For ‘Naach Bhikhari Naach’, Jainendra’s research on Bhikhari Thakur’s folk theatre and Launda Naach, contributed heavily to the documentation of the performers. Hailing from Bihar’s Chhapra district, he was familiar with the art as he had himself performed and seen several naach performances in his childhood.

His passion for theatre brought him to Delhi in 2006. It was here that he realised that while the folk traditions of other states were practised, there was hardly any representation of Bihar folk theatre in the city. Completing his Master’s from Mahatma Gandhi Antarrashtriya Hindi Vishwavidyalaya in Maharashtra, he returned to Delhi and joined JNU as a doctoral scholar in 2012. He also started the Bhikhari Thakur Repertory Training and Research Centre, which is working towards the revival of folk theatre in Bihar.

Very early into the shoot, they realised that Jainendra was an insider and she was an outsider, recalls Shilpi. There was a certain kind of familiarity when Jainendra talked to them and a formal approach when they interacted with her. “But they were really really warm and happily welcomed us into their houses. We developed a beautiful relationship in the process and I felt privileged to be able to document for the first time the last few members of Bhikhari Thakur’s troupe,” says Swati.

According to Shilipi, the post-credit scene on the film beautifully captures this relationship between the filmmakers and performers. After the end of a performance, at around five in the morning, the whole crew is packing up. Shivlalji, one of the artistes, directly walks up to the camera, peeps inside the lens and says, ‘I can’t see what you are shooting. How was the show?’ Shilpi describes this as a magic moment in the documentary, a moment none of them could have imagined.

Throughout the film, the presence of Thakur is felt through the memories of the artists as there is no record of his works. “What’s fascinating is, the artists never rehearse as they have been doing this for the past 50-60 years of their lives. His works survive through it being performed,” explains Shilpi.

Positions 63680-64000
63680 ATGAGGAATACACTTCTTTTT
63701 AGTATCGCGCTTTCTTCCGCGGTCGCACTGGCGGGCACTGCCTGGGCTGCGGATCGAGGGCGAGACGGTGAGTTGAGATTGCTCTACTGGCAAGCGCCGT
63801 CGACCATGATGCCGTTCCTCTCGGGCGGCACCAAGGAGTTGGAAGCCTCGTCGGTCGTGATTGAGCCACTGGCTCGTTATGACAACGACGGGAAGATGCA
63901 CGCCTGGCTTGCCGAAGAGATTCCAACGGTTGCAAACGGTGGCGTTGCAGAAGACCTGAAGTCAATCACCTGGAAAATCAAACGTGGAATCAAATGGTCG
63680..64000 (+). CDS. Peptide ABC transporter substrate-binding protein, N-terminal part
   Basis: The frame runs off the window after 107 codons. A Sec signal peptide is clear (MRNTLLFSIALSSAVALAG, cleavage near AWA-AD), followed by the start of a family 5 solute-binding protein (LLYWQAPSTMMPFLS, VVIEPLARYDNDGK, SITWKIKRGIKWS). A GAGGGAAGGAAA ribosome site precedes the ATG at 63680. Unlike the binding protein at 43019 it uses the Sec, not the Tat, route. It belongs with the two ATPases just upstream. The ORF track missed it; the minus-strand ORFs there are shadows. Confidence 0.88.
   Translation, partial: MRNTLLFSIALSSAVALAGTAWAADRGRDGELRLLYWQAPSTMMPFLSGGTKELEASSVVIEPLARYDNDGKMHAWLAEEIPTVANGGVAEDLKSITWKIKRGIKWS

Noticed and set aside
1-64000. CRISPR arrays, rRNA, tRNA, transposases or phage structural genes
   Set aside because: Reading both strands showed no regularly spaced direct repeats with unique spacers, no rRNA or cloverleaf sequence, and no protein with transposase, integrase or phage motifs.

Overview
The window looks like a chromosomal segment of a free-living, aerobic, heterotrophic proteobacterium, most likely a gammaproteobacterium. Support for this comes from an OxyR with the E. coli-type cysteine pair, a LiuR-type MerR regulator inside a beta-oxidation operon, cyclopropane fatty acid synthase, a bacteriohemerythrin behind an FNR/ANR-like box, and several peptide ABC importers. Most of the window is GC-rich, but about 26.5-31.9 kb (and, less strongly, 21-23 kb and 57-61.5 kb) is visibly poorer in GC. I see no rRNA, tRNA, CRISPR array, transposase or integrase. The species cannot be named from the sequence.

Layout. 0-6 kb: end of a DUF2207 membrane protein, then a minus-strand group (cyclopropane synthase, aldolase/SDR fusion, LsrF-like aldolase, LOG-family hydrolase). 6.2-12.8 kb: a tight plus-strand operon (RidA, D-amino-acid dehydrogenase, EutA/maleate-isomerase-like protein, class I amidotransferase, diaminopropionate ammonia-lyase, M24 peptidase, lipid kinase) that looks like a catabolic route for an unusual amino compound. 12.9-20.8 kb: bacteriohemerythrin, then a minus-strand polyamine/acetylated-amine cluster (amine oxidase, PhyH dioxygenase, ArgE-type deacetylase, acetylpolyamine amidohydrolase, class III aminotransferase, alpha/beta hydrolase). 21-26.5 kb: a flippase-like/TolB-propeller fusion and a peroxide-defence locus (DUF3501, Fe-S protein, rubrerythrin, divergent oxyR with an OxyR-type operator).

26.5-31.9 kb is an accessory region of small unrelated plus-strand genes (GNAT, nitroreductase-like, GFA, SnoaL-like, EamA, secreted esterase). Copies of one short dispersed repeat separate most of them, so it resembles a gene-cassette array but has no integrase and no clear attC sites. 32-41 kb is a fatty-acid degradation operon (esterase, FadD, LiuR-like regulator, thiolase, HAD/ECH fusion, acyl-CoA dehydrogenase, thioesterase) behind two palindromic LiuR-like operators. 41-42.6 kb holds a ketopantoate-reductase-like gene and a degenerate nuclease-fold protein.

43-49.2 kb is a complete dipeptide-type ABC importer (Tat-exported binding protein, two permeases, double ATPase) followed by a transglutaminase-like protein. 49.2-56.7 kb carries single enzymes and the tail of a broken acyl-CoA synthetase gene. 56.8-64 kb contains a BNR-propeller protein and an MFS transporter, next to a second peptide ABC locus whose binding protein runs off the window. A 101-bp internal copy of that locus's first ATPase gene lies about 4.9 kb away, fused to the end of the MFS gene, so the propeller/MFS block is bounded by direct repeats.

Currently, people are reproducing Thakur’s works, however they are sanitising a lot of it to cater to the entertainment of city audiences. The content is changing, dances are evolving, dialogues are being cut, explains Jainendra. Limiting it to only the theatre part, the main aspects of dance and songs are removed. “One of the songs, ‘Piya gaile Kalkatwa aa sajani’ is about a wife expressing her grief that her husband is leaving her for work in Kolkata. However, the tunes and the beats of the songs have been so transformed that it suggests a sentiment of celebration,” says Jainendra.

Bhojpuri culture is often regarded in a derogatory light. Naach was renamed as Launda Naach by upper castes. “While the word launda in very literal terms means a young boy, in everyday language the word has a lot of caste and sexual connotations to it. It suggests a man who is effeminate, vulgar and belongs to an inferior caste and thus adding launda to naach further stigmatises the art form,” Jainendra adds.

Jainendra continues to perform Thakur’s theatres and has written a play, Bhikharinama on the life of the legend. He also hopes to provide due recognition to the artistes. Ram Chandra Manjhi, the 92-year-old Launda Naach veteran, is to be honoured with the Sangeet Natak Akademi Award this year.